Kyler Zeleny : Found Polaroids
We’ve all been there. Sitting in a musty basement, maybe a garage, digging through an old family photo album that was happened upon during a spring cleaning marathon, or while packing up to move house. I myself have been known to disappear for hours while sifting through the physical encapsulations of my most cherished memories, forgotten histories, and deepest nostalgia. This submerssive nature of old photographs is the reason why, now that I live far from those boxes of Bennett family photos, I still collect found photographs from estate sales and flea markets. It pains me to think of these stranger’s photographs – their memories and histories – floating around, separated from the context of their creation.
Luckily, we haveKyler Zeleny to provide these lost images with a renewed purpose. In 2015 he launched the Found Polaroids Project; a curated selection of Polaroid photographs paired with publicly-generated short stories. Zeleny’s book, Found Polaroids, published by Aint-Bad Editions, is comprised of a selection from the 6,000 image archive Zeleny has collected since 2011, and features essays by Kyler himself as well as Dr. Peter Buse and a preface by Dr. Lisa Jaye Young. The invitation Zeleny poses for this project is straightforward- re-contextualize a found Polaroid with a short fictional story about its subject or the situation it portrays. The ask is simple but the effect is profound. Not only are forgotten images reinvigorated with entirely new histories, but Zeleny also generates space for open-source creative exercise. In a time when artistic practice relies heavily on networking and business savvy its refreshing to discover a free and open forum dedicated to collaboration, imagination, and storytelling for writers of any age or ability. This project presents a way for photographs and text to intermingle and converse, free from the constraint of authorship, a playful endeavor into humanity and memory that serves to, in Zeleny’s words, mirror our own reality.
The stories for the images featured in this article, as well as instructions for submitting a story of your own can be found here.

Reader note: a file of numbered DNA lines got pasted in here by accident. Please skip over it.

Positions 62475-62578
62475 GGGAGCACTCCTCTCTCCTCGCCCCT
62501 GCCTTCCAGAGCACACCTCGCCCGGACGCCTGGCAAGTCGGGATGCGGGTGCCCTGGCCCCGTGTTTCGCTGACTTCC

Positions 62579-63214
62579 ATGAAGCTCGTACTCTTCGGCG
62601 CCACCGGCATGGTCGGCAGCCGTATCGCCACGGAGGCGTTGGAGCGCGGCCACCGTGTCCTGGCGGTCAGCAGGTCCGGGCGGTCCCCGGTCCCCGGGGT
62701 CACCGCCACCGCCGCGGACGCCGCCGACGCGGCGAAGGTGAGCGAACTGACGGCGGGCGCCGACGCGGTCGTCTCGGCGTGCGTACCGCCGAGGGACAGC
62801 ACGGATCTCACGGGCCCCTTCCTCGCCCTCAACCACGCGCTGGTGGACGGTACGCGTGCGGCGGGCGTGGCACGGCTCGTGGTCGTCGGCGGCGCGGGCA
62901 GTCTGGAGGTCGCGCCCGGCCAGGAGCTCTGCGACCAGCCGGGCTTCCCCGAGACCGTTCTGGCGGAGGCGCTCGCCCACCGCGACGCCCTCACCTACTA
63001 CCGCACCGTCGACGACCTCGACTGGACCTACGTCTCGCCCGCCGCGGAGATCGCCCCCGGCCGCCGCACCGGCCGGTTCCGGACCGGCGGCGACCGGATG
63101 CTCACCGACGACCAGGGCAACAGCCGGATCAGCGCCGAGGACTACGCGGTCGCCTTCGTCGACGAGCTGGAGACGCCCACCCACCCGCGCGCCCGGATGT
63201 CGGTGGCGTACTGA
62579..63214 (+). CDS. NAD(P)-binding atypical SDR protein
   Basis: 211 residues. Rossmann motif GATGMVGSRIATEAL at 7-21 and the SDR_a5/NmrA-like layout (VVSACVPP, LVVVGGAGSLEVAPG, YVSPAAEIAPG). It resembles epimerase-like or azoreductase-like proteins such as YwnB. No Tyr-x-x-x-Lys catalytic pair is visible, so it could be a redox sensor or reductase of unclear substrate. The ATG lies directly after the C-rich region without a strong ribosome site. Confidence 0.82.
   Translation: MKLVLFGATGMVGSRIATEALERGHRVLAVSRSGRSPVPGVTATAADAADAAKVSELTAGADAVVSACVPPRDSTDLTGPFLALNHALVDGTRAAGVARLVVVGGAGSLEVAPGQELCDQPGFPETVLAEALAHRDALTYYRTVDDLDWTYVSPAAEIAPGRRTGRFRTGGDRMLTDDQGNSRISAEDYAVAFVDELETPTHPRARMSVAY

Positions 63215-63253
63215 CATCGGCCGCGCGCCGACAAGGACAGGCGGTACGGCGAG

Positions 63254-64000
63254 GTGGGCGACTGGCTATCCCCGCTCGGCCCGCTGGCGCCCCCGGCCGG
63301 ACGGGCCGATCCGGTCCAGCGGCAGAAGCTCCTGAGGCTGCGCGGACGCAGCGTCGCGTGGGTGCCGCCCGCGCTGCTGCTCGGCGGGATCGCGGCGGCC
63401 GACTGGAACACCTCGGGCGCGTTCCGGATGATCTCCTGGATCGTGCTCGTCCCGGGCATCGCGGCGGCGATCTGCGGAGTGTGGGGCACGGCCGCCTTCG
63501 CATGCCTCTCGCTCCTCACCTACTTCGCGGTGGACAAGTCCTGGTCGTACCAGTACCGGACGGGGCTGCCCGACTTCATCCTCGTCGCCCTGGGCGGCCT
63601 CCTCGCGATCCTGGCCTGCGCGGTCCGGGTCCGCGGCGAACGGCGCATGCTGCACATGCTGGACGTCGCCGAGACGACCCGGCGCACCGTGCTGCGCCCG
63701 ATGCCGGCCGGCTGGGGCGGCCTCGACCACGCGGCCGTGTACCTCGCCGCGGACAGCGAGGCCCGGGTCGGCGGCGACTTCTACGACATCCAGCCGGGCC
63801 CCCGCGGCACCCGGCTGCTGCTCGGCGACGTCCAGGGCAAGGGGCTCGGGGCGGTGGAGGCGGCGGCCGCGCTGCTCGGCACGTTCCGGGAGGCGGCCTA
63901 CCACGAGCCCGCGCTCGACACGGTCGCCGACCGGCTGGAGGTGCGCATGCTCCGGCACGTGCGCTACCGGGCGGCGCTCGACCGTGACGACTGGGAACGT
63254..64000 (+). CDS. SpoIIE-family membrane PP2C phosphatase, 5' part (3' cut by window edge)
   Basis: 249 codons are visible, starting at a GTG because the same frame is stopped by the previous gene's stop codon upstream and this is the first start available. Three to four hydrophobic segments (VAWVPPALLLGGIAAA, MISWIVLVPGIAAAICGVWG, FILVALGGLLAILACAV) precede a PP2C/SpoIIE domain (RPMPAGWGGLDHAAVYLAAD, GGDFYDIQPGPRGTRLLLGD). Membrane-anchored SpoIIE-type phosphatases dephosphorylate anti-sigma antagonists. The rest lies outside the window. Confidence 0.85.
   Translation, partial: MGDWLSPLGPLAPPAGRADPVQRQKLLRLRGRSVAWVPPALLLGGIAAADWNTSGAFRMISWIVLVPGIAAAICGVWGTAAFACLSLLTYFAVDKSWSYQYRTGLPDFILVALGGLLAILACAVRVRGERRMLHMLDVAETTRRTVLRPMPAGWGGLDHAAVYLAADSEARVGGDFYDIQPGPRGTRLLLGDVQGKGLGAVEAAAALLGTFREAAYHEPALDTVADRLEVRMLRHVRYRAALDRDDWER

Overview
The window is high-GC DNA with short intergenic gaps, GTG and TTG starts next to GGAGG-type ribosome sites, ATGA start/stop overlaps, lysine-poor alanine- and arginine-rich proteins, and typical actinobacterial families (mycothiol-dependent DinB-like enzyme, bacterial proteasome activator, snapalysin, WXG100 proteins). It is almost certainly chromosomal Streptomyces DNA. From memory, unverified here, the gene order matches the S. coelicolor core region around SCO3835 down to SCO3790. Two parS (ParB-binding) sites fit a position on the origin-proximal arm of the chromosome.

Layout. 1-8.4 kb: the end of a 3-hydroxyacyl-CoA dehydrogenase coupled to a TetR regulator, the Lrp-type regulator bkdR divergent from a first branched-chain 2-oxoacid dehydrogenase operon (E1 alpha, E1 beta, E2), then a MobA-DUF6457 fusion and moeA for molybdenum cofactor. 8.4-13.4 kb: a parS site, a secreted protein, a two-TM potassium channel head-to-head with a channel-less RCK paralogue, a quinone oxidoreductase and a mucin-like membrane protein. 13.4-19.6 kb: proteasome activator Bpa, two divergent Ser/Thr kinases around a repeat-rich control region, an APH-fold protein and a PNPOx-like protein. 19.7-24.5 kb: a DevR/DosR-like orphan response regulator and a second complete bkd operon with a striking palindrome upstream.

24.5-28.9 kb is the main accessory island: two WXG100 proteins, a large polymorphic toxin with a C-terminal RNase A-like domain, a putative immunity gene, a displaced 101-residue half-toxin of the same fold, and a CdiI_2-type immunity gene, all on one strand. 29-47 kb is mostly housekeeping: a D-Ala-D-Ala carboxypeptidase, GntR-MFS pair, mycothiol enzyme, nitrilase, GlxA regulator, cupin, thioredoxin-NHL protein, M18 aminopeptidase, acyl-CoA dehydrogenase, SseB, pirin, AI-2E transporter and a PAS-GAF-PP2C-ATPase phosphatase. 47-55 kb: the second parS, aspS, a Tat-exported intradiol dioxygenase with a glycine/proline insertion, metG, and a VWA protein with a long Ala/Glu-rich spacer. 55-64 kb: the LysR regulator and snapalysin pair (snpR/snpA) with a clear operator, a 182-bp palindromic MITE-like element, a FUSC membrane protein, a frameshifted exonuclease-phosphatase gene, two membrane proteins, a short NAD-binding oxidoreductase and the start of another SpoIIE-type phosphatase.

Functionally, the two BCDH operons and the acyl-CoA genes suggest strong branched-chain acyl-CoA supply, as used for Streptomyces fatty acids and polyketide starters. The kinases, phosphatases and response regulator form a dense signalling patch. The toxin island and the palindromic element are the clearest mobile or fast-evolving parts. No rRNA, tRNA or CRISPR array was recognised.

Kyler Zeleny (1988) is a Canadian photographer-researcher and author of Out West (2014) and Found Polaroids (2017). He received his masters from Goldsmiths College, University of London, in Photography and Urban Cultures. His work has been exhibited internationally in 12 countries. He is a founding member of the Association of Urban Photographers (AUP), a guest editor for the Imaginations Journal for Cross-Cultural Image Studies and a guest publisher with The Velvet Cell. Kyler currently lives in Toronto, where he is a doctoral candidate in the joint Communication and Culture program at Ryerson and York University.
Found Polaroids is project that was started in 2011 and has grown to a personal archival collection of over 6000 Polaroid images. The concept behind the project is to breathe new life into these long-forgotten images by asking creative minds to write stories about them. The project simply asks for 250-350 word flash-fiction submissions; not of who these people are but who they could have been. The project has since become a hub of collaboration with photographers, writers and academics that advocate for the cultural importance of material photography and found photography. Much of this exchange and collaboration has come about through digital pathways and is part of the material turn facilitated by online exchanges.
What makes this collection so unique is that most are entirely candid and were captured by someone who had a personal relationship with the subjects of the picture. In that sense, each comes coupled with a story that can really only be told by those in front of or behind the camera – but these stories have been lost. Initially, we were fixated on knowing the true stories, and then slowly it dawned on us that the importance of stories is not always in their actual truth, but rather in the truth that is reflected in our own lives within these stories. A really great story is simply one that holds a mirror up to our own reality.
Posts on Lenscratch may not be reproduced without the permission of the Lenscratch staff and the photographer.
Drew Nikonowicz: The Standard CameraJuly 16th, 2018
Marion Belanger: Rift | FaultFebruary 5th, 2018
On Collaboration: Barbara Ciurej & Lindsay LochmanJanuary 26th, 2018
2017 in the Rear View MirrorJanuary 2nd, 2018
The Lenscratch 2017 Favorite ThingsDecember 30th, 2017